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Georgia: Mandamus Available to Compel Law Library Access

Georgia: Mandamus Available to Compel Law Library Access

by David Reutter

he Georgia Supreme Court held in February 2014 that a trial court erred in denying the filing of a prisoner’s petition for mandamus seeking access to a law library.

After being sentenced to life plus a term of years, Waseem Daker was housed in the Special Management Unit at the Georgia Diagnostic and Classification State Prison. He moved for a new trial following his conviction and stated his intention to seek a direct appeal to the Georgia Supreme Court. However, his repeated requests to prison officials for access to a law library were fruitless.

Daker moved to compel the warden to grant him law library access by filing a petition for writ of mandamus accompanied by a motion to proceed in forma pauperis. The following month, the trial court ordered the clerk to prohibit the filing of the petition after concluding it was facially frivolous. The in forma pauperis motion also was denied.

The Georgia Supreme Court granted Daker’s application for discretionary review, and examined his right of access to the courts based in large part on Bounds v. Smith, 430 U.S. 817 (1977).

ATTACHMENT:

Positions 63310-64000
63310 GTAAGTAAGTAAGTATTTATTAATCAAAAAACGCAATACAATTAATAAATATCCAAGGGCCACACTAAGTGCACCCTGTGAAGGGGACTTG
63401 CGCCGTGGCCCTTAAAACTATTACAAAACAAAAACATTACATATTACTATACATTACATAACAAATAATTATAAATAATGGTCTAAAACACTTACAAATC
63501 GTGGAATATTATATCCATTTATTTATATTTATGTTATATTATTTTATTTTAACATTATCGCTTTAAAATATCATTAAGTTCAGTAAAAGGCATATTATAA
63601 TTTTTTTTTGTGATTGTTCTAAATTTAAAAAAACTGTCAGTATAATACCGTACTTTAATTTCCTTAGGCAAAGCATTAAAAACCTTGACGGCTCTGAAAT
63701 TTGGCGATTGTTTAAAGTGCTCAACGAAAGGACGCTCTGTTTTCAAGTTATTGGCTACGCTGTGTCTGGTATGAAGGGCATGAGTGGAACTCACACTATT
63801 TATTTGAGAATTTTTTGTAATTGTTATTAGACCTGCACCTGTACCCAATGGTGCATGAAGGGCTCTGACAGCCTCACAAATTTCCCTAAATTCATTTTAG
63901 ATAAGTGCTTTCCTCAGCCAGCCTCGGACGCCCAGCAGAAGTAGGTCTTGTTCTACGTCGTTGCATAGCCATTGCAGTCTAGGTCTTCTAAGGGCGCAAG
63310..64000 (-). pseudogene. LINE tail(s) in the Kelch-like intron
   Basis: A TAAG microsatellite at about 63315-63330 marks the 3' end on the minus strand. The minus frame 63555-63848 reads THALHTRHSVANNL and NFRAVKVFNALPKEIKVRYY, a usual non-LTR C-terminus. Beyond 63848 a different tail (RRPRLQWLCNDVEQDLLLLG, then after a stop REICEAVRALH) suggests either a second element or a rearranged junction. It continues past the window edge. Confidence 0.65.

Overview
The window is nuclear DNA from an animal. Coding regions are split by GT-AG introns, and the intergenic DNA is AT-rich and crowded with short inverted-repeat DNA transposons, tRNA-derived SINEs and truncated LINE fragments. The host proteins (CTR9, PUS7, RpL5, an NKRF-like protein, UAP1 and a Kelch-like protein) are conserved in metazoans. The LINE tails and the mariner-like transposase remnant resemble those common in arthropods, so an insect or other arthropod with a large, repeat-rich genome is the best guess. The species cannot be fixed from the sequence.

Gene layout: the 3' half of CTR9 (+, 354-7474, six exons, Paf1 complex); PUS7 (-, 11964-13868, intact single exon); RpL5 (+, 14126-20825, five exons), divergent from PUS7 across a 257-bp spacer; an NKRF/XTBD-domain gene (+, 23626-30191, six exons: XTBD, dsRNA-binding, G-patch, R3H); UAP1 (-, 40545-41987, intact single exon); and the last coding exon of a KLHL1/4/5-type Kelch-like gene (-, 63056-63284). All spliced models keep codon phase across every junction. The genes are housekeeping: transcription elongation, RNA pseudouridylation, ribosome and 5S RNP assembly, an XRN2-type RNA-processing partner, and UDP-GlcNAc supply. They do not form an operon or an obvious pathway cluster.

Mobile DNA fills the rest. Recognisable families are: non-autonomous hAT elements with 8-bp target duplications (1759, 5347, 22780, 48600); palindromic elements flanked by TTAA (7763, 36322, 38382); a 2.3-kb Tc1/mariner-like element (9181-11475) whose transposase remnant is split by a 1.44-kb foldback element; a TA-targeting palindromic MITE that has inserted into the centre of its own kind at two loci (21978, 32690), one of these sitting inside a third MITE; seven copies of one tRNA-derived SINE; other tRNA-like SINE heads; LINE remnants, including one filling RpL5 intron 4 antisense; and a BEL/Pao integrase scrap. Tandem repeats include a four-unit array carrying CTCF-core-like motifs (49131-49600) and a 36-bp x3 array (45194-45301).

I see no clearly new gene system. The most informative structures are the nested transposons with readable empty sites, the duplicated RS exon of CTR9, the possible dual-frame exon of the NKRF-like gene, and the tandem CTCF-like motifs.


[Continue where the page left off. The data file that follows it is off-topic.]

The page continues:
Bounds held that access to the courts “Requires prison authorities to assist inmates in the preparation and filing of meaningful legal papers by providing prisoners with adequate law libraries or adequate assistance from persons trained in the law.” Any restrictions on that right must be “clearly warranted by the particular circumstances of each case.”

The Supreme Court held that “A trial court may deny filing of a civil action such as a petition for a writ of mandamus if the pleading on its face shows a complete absence of any justiciable issue of law or fact such that the court could not grant any relief.” The Court could not say that situation existed in Daker’s case, as he had “several matters pending in the courts” and alleged he was not allowed access to a law library.

The Supreme Court noted that was a serious claim requiring careful consideration by the trial court, and held the fact that Daker was able to file various pleadings did not render his allegations of lack of access to the courts superfluous or frivolous. “For example,” the Court wrote, “the right to access also includes a post-filing opportunity to research and formulate rebuttals to authorities cited in the responsive pleadings of the adversary.”

The trial court’s order was reversed with instructions to allow the filing of Daker’s mandamus petition and to reconsider his motion to proceed in forma pauperis. See: Daker v. Humphrey, 294 Ga. 504, 755 S.E.2d 201 (Ga. 2014).


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Related legal case

Daker v. Humphrey